“Do you make these every day?” my student George asks, staring down at the packet of worksheets. I nod and hand out honey wheat pretzels to the students diligently following along with the interactive lecture and their guided notes. George isn’t interested. He struts toward the front of the room. His one good eye travels from the windows facing the cloudy sky across to the larger-than-life-size hanging posters of students’ work. The order of operations process chart flutters in the breeze, standing out from the others. A few weeks ago, I encouraged George to use crayons on his order of operations worksheet, and he broke down the problems into color-coded steps—purple parentheses, emerald exponents. George transformed my handout into a functional, cleanly executed work of art: a riot of color that made the other students’ black and white worksheets appear lifeless.
George knows the answer, but he asks anyway: “Is that mine?”
I nod, and something clicks for both of us. His participation in a culture that values his learning process and effort convinces him that my/our/his math class is worth the time. George walks calmly to his seat and works for the rest of the hour I have with him, transforming another worksheet I created into his own product of learning.
The potential to equalize the dissemination of and access to knowledge is why I joined Teach For America. Imagine if, instead of allowing George to use color on his order of operations worksheet, I had insisted he interact with the handout only in the way I originally intended all students to use it, as a regimented template for guided notes. If I had treated my intellectual property the way most corporations and artists treat their products, George would have been disenfranchised from the class and his right to learn; my classroom would have had a lesser exemplar for students to reference. Surely the balance should fall more equally between my right to choose how to impart knowledge and his right to seek and apply his learning.
Information has historically been controlled by those with extensive resources to find and filter it. For the first time in history, the infrastructure—the Internet—exists that can not only catalogue the majority of that knowledge but also allow every person to access and analyze it. As technologies increase the level of detail observed and manipulated from inside the nucleus to beyond our galaxy, the scale of human understanding will grow exponentially. The ramifications of expanding access to that knowledge have countries and corporations tripping over themselves to protect and restrict it, but there is a surprising lack of international agreement on the rules we should all play by. Unless stakeholders with the resources to take concerted international legal action fight for the disenfranchised, I fear that the 75 percent of the world’s population who lack Internet access will face problems similar to those that I try to address every day while teaching my eighth graders in the Bronx. If the rights to access the Internet, find relevant information and analyze it, and contribute to global conversations are not protected, the unequal distribution of knowledge will persist.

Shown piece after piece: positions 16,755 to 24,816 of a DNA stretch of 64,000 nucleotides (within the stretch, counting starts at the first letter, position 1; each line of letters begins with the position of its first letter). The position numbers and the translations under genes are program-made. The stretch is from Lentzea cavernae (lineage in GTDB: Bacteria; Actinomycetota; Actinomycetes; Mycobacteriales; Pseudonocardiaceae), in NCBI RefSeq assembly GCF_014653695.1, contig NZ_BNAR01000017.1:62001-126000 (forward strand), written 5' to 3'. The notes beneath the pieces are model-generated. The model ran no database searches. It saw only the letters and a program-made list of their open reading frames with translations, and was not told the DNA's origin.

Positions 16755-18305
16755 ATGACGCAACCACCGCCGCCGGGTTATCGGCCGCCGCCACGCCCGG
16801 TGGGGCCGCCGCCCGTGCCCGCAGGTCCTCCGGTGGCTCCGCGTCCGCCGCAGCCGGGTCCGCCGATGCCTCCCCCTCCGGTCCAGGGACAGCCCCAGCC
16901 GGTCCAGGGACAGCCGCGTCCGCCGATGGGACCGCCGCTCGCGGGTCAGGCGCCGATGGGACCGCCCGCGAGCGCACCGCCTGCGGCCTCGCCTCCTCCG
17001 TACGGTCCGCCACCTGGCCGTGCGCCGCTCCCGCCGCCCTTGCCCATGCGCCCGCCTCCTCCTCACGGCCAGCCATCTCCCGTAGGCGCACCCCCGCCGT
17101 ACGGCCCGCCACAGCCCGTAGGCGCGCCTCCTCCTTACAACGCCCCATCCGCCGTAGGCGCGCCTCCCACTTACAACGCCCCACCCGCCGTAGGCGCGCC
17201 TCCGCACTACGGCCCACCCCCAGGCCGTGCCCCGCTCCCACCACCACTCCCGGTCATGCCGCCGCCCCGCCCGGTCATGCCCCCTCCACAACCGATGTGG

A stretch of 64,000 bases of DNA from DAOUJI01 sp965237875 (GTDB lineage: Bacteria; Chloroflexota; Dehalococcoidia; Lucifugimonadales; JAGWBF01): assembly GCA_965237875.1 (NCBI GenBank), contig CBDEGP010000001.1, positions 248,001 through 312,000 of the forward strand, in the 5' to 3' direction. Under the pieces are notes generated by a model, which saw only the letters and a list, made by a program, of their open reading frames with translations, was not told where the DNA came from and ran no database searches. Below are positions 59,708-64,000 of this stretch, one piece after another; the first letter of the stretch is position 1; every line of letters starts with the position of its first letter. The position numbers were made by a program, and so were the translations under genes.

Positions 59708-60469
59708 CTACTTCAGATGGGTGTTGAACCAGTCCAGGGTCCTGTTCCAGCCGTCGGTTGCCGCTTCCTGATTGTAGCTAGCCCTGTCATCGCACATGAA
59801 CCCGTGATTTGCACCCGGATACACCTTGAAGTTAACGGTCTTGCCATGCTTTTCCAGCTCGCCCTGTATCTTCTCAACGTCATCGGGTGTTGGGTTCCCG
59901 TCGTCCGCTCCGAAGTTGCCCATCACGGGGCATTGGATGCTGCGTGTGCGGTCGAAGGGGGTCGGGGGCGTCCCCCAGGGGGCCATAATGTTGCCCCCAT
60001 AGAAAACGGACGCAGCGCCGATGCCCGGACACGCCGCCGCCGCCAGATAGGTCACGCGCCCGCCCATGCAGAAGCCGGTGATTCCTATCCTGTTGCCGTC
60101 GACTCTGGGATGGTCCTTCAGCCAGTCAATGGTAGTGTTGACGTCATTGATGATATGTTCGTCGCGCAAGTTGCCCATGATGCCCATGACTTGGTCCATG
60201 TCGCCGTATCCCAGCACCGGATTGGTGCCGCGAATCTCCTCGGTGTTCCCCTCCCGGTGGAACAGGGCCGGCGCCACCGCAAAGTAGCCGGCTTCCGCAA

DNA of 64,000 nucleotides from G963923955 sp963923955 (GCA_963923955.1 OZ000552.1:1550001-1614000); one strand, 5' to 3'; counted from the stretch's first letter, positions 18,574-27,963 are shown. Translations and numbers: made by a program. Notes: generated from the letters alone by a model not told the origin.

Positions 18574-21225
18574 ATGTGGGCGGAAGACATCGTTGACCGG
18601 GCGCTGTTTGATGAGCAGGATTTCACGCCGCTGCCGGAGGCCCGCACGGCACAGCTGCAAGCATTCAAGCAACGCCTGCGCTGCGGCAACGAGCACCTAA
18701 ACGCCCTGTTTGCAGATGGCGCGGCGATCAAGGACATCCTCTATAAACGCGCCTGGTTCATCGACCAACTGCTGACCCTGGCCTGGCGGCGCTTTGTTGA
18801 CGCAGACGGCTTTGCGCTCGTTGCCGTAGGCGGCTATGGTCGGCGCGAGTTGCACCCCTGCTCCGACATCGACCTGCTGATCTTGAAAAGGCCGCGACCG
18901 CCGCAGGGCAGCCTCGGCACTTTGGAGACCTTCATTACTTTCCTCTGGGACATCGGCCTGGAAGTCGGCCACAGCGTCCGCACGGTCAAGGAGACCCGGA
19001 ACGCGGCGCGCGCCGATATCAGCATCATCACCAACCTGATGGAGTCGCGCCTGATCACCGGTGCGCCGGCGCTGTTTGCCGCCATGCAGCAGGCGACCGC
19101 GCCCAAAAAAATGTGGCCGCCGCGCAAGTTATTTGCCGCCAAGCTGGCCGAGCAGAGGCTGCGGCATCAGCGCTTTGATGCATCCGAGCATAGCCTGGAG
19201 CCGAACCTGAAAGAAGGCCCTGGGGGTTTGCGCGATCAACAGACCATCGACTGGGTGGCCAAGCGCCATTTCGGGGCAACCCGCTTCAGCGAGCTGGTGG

With a law degree, I will be able to play a part in setting the appropriate balance among the competing interests of the producers, distributors, and consumers of knowledge. Although much of the progress needs to be made within the business spheres of distribution models and alternative revenue streams, such transformations will take place only with prodding legislation and strict oversight. [School specific information and reason I would love to attend.]
Wednesday, February 17, 2010
Personal Statement, Version 2.4
This version of my personal statement cuts out most of the irrelevant parts of the analogy with my students. This let me focus more on what I found intriguing about intellectual property law, and more important, what I considered to be the solution and my future part in it. "I statements" are better for a personal statement, anyway, as they let the reader know what you stand for.